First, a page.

Like a kid raiding a candy store, I’ve found that it’s all too easy to amass a huge heap of delicious projects to gorge on. Unfortunately, like that kid who will more than likely end up feeling queasy from eating all that candy, I recently discovered that my eyes are bigger than my belly.
In the mad rush to satisfy my multipotentialite craving to to push forward on all my shiny new projects, I realised I’d overcommitted. I’d overcommitted my time, energy, brain power, and every other resource at my disposal.
You may well find this scenario very familiar. You too may get hooked on the exhilarating experience of having loads of projects on the go at the same time. Until, that is, one of the plates you’re spinning inevitably crashes to the ground and propels everything around it into chaos. Overcommitting is one of my problematic multipotentialite patterns.
What are your problematic multipotentialite patterns?
I’ve noticed that there are cycles I repeat on a regular basis. You probably have a pretty good idea what your patterns are, too. These may include common multipotentialite tendencies such as over-committing, becoming overwhelmed, procrastinating, or feeling as though you are not making enough progress on your projects.
Sometimes it’s not possible to find a permanent solution to problems like these, in which case it can be more helpful to think of them as maintenance routines that provide regular servicing and tweaking to keep us in optimal condition.
How to deal with your negative patterns
1) Create a “me” handbook
I’ve been thinking for a while that it might be useful to have a “Me” Handbook – a personal user guide with tailor-made techniques that are close to hand when you need them. Humans don’t come with a set of instructions, but sometimes I reckon something like this would be mighty handy!
Create a handbook that you can grab whenever you need it. If you already have a system for logging things of interest like your bucket list or a list of new ideas to develop, it might be appropriate to start your “me” log in the same place. It could be in a notebook or journal, in a spreadsheet, or in some kind of online note capture system. Choose whatever system works for you.
2) Look for commonalities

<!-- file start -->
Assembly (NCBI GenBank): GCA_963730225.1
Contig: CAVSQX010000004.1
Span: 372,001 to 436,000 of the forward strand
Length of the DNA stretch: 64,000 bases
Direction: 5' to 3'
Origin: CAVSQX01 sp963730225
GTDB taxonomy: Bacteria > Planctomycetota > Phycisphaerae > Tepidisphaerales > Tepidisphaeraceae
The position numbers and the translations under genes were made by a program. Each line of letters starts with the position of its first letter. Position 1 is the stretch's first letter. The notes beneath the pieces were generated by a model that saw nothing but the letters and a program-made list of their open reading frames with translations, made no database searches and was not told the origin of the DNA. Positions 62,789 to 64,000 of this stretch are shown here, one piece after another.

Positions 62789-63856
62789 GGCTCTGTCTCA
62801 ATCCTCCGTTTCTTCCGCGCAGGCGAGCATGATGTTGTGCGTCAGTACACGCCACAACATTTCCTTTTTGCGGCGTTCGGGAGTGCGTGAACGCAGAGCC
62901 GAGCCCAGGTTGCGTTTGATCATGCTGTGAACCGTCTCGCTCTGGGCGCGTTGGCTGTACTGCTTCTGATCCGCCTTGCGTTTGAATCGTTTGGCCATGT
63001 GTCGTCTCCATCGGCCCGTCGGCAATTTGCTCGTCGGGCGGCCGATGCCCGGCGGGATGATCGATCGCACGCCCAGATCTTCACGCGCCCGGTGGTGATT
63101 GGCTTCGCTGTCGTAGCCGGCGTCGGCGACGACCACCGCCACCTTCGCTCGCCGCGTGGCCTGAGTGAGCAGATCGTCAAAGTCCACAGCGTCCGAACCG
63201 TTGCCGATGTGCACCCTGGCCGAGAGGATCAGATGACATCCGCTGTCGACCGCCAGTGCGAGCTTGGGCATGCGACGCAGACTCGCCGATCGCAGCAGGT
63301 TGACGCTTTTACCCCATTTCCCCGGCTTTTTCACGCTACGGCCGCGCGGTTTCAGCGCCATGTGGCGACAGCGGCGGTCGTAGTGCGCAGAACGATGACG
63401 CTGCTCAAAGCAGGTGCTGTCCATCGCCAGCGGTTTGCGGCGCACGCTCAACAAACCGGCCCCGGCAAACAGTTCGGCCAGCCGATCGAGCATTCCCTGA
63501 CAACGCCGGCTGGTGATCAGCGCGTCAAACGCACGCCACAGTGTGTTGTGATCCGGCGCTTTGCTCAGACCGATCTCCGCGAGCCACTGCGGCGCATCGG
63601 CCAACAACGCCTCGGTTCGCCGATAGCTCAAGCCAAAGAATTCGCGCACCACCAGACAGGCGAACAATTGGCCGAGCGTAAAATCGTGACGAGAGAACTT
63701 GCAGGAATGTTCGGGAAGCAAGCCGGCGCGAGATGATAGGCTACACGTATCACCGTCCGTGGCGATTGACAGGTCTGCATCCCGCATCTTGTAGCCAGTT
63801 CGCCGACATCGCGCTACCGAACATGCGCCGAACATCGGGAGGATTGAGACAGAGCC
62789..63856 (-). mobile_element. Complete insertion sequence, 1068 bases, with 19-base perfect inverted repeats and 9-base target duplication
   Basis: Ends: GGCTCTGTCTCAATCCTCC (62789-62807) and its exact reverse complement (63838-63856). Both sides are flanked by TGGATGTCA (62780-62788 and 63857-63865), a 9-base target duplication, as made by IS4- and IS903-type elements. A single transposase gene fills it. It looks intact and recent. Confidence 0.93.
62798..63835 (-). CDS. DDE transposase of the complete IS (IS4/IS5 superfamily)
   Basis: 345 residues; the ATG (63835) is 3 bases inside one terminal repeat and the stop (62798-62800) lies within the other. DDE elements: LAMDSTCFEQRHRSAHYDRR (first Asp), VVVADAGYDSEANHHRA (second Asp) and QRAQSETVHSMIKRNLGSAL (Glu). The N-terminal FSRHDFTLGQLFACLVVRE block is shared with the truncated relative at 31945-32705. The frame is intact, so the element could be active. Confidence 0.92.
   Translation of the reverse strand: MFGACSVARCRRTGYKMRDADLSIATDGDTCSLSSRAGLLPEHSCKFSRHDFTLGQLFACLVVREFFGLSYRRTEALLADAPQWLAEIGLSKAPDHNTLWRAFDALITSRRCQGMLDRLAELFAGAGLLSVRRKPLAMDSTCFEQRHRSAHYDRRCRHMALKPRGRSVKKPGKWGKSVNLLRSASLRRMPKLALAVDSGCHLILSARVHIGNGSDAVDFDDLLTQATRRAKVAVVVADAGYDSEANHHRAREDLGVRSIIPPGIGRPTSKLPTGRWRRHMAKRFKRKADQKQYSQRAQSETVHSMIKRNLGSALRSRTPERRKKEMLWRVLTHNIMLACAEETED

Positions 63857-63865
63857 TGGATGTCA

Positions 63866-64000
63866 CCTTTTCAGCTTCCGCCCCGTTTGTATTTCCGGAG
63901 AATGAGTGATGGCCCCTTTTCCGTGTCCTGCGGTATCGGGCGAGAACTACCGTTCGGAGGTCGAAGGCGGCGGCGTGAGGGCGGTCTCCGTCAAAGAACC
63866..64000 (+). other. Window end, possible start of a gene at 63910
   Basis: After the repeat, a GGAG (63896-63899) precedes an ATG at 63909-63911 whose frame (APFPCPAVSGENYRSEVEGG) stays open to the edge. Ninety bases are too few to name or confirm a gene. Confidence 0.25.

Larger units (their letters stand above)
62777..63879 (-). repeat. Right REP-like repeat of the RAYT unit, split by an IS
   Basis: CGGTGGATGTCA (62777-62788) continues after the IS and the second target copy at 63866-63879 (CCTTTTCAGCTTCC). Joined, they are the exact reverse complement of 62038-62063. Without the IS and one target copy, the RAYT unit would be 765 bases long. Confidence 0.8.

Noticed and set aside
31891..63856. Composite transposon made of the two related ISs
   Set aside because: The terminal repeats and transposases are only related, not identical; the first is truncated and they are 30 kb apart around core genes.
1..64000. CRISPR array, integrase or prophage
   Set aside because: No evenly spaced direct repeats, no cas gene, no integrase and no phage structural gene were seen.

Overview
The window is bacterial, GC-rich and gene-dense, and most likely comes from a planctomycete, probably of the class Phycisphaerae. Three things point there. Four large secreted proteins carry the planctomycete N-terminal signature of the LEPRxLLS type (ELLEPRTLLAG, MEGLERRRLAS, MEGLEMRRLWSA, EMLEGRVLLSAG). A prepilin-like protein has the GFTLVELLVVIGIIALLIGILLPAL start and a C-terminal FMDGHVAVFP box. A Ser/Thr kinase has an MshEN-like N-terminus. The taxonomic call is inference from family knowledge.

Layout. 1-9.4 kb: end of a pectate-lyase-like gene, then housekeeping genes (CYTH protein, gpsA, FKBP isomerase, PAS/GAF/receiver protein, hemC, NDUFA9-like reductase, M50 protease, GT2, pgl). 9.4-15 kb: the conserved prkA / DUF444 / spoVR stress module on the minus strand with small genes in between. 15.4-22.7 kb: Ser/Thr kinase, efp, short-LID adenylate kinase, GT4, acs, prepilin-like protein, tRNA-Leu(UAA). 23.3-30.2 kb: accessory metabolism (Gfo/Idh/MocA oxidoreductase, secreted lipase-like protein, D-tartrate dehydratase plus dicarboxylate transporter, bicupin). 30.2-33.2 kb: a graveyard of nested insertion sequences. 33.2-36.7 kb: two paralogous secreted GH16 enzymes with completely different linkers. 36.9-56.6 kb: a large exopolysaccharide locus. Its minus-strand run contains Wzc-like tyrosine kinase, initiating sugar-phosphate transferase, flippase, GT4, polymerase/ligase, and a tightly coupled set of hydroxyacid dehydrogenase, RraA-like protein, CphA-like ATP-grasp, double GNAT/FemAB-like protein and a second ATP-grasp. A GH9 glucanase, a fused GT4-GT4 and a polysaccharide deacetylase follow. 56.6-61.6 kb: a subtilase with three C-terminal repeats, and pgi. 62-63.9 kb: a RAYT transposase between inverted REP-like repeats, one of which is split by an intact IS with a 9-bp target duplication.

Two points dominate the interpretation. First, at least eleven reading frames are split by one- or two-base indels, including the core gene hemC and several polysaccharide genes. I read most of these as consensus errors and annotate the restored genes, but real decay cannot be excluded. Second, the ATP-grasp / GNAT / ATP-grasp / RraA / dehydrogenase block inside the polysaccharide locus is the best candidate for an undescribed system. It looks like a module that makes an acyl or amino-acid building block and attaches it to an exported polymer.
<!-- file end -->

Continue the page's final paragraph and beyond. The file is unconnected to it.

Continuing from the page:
Take a moment to think back to a time when you were experiencing the problem you’re struggling with now. Note down as much information about the incident as you can remember, to build up a picture of the kind of situation you’re dealing with. Try to include the circumstances you found yourself in. What were you doing? Where were you? Who was there? How did you feel?
If you can identify a couple of different occasions, that will enable you to compare how you reacted each time and to identify any patterns. Maybe you tend to overcommit yourself or struggle to say “no” at particular times of year.
3) Brainstorm solutions
Having spotted the problems you find yourself battling regularly, get creative and brainstorm how you could manage them. Your solutions need to appeal to you, so feel free to ignore conventional wisdom. What would really get you motivated when you’re procrastinating or slow you down when you’re in danger of overcommitting?
4) Experiment, tweak, and repeat
Now it’s time to test out some of those solutions. Set yourself a suitable challenge and decide on a reasonable timeframe so you can really evaluate whether or not your solution has the desired effect. Update your log with what worked and what didn’t. Keep a note of any other additional patterns you spot.
Remember that as we continue to grow and evolve, we may need to change up our approaches. It’s ok to try something new when you find that an old technique is no longer working for you.
What patterns do you find yourself repeating over and over again? How do you manage them?